... times he would cause make proclamations through the land to all and sundry his lords and barons who were able for justing and tourney to come to Edinburgh to him, and there to exercise themselves for his pleasure, some to run with the spear, some to fight with the battle-axe, some with the two-handed sword, and some with the bow, and other exercises. By this means the King brought the realm to great manhood and honour: that the fame of his justing and tourney spread through all Europe, which caused many errant knights to come out ...
— Royal Edinburgh - Her Saints, Kings, Prophets and Poets • Margaret Oliphant

... weak as she is, carries all the baggage, not only the babe slung upon her back, but the bag of food, and even her husband's gun and pipe; while the man stalks along in his pride, with nothing but his spear in his hand, or at most a light basket upon his arm; for he considers his wife as his beast of burden. At night the woman has to build her own shelter, for the man thinks it quite enough ...
— Far Off • Favell Lee Mortimer

... equal sun, Ripening no less the hemlock than the vine. Truth is the flash that turns aside no more For castle than for cot. Truth is a spear Thrown by the blind. Truth is a Nemesis Which leadeth her beloved by the hand Through all things; giving him no task to break A bruised reed, but bidding him stand ...
— Harper's New Monthly Magazine, Volume 1, No. 3, August, 1850. • Various

... fire," I answered. "But first I must wait until my coat dries. The lining is wet, and we have no tinder. The bark is wet on the little trees; each spear of ...
— The Way of a Man • Emerson Hough

... a nation's liberty was menaced by an aggressor a man took from the chimney corner his bow and arrow or his spear, or a sword which had been left to him by an ancestry of warriors, went to the gathering ground of his tribe, and the nation was fully equipped for war. That is not the case now. Now you fight with ...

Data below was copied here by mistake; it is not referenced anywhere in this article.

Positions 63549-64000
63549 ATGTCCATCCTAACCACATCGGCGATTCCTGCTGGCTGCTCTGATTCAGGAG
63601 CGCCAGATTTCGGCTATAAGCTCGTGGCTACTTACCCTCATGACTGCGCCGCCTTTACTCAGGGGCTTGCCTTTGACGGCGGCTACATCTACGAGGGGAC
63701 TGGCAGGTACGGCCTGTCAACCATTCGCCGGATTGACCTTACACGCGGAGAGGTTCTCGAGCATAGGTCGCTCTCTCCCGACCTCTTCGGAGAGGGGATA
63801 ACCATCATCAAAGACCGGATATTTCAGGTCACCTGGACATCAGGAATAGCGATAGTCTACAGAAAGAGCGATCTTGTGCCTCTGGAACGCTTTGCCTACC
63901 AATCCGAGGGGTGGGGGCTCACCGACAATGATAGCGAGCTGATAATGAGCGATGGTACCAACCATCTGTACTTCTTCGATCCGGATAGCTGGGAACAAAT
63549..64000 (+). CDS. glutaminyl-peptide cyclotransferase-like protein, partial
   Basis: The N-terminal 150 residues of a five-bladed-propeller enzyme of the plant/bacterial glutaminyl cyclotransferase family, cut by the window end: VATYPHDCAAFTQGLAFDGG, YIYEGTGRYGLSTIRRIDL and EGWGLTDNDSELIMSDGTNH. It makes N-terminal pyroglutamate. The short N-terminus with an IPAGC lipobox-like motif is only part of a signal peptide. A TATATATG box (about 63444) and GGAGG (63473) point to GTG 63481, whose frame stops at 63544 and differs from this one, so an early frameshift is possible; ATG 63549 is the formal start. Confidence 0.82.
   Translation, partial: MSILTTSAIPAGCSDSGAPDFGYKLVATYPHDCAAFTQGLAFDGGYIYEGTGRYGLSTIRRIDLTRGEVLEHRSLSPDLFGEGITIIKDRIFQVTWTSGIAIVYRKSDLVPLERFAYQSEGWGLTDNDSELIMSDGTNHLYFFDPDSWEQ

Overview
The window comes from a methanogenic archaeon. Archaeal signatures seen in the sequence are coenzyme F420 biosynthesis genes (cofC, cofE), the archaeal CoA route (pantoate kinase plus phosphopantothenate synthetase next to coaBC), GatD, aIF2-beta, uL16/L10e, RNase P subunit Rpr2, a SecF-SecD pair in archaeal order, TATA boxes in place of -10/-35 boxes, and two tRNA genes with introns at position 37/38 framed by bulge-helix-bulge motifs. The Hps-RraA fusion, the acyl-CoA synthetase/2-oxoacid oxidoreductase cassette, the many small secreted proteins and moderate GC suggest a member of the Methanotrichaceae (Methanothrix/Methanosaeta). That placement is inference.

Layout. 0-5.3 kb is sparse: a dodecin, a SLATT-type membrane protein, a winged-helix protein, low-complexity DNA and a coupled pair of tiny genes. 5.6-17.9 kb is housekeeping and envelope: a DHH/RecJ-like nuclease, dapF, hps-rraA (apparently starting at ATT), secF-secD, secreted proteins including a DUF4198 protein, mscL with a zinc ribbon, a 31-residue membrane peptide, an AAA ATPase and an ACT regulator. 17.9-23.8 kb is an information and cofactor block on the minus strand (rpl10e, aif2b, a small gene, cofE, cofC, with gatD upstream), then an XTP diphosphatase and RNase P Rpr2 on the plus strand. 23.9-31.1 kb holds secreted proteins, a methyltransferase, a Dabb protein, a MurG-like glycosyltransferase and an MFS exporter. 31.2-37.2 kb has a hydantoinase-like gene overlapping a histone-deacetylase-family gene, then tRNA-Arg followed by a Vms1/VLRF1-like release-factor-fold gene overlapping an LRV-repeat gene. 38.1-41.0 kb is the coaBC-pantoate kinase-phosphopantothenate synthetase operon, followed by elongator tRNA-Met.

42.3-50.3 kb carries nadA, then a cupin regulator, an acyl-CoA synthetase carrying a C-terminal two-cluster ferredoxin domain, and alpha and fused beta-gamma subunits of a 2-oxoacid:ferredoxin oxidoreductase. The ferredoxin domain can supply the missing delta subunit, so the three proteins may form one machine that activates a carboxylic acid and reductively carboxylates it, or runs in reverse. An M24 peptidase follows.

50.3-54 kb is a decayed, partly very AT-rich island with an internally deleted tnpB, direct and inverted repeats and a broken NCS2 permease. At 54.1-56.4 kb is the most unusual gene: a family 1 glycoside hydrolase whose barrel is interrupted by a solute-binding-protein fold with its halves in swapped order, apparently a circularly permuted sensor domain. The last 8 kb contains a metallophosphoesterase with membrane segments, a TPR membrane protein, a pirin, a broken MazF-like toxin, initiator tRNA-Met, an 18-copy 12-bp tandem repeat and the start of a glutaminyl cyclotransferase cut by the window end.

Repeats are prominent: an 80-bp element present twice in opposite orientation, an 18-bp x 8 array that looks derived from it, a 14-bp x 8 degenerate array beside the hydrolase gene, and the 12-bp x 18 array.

— New York Times Current History; The European War, Vol 2, No. 2, May, 1915 - April-September, 1915 • Various

... was the controversialist, later on Bishop of St. David's and next of Rochester. Gibbon makes splendid mention of him (Misc. Works, i. 232) when he tells how 'Dr. Priestley's Socinian shield has repeatedly been pierced by the mighty spear of Horsley.' Windham, however, in his Diary in one place (p. 125) speaks of him as having his thoughts 'intent wholly on prospects of Church preferment;' and in another place (p. 275) says that 'he often lays down with great confidence what turns out ...
— Life Of Johnson, Volume 4 (of 6) • Boswell

... inactivity of despair; but, on the morning of the third, the Bulgarians surprised the camp, and the Roman prince, with the great officers of the empire, were slaughtered in their tents. The body of Valens had been saved from insult; but the head of Nicephorus was exposed on a spear, and his skull, enchased with gold, was often replenished in the feasts of victory. The Greeks bewailed the dishonor of the throne; but they acknowledged the just punishment of avarice and cruelty. This savage cup was deeply tinctured with the manners of the Scythian wilderness; ...
— The History of The Decline and Fall of the Roman Empire - Volume 5 • Edward Gibbon

... of those which brought up the rear came on at a slower pace than the rest. They were wounded, and as we got nearer we perceived an arrow sticking in the side of one of them; a bullet had gone through the neck of another, which had also had a spear thrust into its shoulder; while three of the others had blood on their saddles, and two had their bridles cut. What had become ...
— In the Wilds of Florida - A Tale of Warfare and Hunting • W.H.G. Kingston

... the hurling-ball and flung it at the Cat and Eagle. Both came down on the ground. The Cat was about to spring, the Eagle was about to pounce, when Curoi darted between them and struck both with his spear. Eagle and Cat became figures of stone. And there they are now, a Stone Eagle with his wings outspread and a Stone Cat with his teeth bared and his paws raised. And the Eagle-Emperor and the King of the Cats will remain like that until Curoi strikes ...
— The King of Ireland's Son • Padraic Colum

... great sorrow of many vicious and of many virtuous dames, who had not courage to elude the decree by dressing in male attire. But many high-minded and affectionate maidens and matrons, bearing the sword or the spear, followed their husbands and lovers to the war in spite of King Richard, and in defiance of danger. The only women allowed to accompany the army in their own habiliments were washerwomen of fifty years complete, ...
— Memoirs of Extraordinary Popular Delusions and the Madness of Crowds • Charles Mackay